For Nakagami fading, the instantaneous power has the gamma pdf

where G(m) is the gamma function, with G(m + 1) = m! for integer shape factors m. The mean value is . In the special case that = 1, Rayleigh fading is recovered, while for larger m the spread of the signal strength is less, and the pdf converges to a delta function for increasing m.

In the special case that the dominant component is zero (K = 0) or m = 1, Rayleigh fading occurs, with an exponentially distributed power, viz.,

The Nakagami model is sometimes used to approximate the pdf of the power of a Rician fading signal. Matching the first and second moments of the Rician and Nakagami pdfs gives

which tends to m = K/2 for large K.

For Rician fading, the probability distribution at small powers is

  For Nakagami fading, we have

Here denotes the probability that pi < pth .

The results are strikingly different for m larger than one. As the relation between K and m was based merely on the first and second moments, it is likely to be most accurate for values close to the mean. Outage probabilities however highly depend on the tail of the pdf for small power of the wanted signal. The probability of deep fades (small pi) differs for these two models, so an approximation the pdf of a Rician-fading wanted signal by a Nakagami pdf can be highly inaccurate: Results differ even in first-order behavior. For Rician fading, the slope of the outage probability versus C/I is the same as for Rayleigh fading. For Nakagami fading, the slope is steeper, similar to that of m-branch diversity reception of a Rayleigh fading signal.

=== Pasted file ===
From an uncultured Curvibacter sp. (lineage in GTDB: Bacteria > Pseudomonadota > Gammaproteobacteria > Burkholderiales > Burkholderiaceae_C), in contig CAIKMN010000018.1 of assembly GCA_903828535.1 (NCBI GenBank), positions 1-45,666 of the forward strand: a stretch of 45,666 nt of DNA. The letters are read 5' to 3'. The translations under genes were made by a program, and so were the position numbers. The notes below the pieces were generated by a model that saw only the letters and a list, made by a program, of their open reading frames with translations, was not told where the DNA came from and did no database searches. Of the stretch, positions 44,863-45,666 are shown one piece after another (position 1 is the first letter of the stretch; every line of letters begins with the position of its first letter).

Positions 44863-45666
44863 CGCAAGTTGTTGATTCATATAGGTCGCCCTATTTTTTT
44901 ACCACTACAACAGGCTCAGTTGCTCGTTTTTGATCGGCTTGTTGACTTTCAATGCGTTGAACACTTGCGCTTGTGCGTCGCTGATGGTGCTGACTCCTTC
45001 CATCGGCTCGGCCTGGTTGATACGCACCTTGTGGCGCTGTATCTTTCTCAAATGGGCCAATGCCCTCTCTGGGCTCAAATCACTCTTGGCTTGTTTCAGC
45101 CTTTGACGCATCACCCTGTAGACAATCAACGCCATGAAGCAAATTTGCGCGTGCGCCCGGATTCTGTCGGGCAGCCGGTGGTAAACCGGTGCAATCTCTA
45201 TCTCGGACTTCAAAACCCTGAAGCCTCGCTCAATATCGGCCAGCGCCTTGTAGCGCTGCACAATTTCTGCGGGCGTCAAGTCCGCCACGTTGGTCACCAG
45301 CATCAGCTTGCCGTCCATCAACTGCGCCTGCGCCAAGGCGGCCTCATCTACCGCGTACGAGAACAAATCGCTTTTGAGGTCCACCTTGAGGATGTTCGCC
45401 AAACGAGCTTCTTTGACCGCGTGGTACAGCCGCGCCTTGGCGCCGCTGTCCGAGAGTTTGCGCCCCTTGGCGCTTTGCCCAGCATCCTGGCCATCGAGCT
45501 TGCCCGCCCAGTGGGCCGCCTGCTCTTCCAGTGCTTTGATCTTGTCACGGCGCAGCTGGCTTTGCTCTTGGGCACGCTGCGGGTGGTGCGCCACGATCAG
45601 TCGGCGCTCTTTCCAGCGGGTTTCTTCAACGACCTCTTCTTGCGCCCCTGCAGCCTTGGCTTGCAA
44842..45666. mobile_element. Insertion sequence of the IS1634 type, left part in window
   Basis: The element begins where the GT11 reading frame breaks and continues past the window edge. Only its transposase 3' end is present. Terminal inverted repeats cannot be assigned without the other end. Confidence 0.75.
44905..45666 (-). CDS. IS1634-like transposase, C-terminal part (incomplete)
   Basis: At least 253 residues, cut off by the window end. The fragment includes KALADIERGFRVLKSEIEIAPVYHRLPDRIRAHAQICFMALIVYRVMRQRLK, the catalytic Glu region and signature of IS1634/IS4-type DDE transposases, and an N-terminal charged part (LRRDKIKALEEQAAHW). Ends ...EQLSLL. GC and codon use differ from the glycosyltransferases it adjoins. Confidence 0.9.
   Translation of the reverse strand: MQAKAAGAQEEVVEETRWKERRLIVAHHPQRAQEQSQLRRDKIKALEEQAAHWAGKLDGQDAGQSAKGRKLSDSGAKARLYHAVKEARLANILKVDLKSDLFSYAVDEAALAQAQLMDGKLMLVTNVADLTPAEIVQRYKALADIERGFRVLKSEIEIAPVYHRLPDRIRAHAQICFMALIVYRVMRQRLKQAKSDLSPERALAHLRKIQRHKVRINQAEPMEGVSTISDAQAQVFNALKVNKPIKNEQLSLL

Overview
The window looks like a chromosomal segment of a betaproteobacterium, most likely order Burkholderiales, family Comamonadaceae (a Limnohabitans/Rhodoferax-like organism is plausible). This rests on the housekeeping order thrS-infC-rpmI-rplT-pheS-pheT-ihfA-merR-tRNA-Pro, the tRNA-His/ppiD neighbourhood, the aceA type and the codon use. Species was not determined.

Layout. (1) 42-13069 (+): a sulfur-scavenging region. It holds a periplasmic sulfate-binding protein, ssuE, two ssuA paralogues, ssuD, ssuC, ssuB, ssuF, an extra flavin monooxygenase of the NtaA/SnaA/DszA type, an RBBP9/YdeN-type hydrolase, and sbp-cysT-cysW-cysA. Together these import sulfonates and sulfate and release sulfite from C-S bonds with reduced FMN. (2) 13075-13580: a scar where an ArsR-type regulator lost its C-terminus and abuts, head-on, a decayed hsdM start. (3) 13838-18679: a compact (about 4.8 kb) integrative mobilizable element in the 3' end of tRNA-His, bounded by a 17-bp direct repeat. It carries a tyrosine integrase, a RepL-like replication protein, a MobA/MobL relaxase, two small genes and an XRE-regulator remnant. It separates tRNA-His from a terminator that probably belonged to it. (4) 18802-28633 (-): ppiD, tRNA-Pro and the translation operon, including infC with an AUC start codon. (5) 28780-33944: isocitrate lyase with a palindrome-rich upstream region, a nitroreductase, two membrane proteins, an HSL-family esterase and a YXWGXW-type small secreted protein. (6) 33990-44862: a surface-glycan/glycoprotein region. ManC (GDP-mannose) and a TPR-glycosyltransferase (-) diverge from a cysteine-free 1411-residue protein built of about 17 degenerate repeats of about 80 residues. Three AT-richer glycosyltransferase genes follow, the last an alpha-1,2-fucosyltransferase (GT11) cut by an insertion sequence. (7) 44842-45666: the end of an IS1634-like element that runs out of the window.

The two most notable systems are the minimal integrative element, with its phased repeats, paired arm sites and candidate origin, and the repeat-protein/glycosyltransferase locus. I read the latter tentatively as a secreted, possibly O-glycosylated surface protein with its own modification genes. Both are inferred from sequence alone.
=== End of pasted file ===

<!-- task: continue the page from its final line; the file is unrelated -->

Method for Link Evaluation

The nakagami approximation appeared less suitable to approximate a Rician channel. Nevertheless other methods are available to make reasonable approximations in numerical evaluations of the outage probability in interference-limited situations, while restricting the complexity of calculations.

JPL's Wireless Communication Reference Website 1999.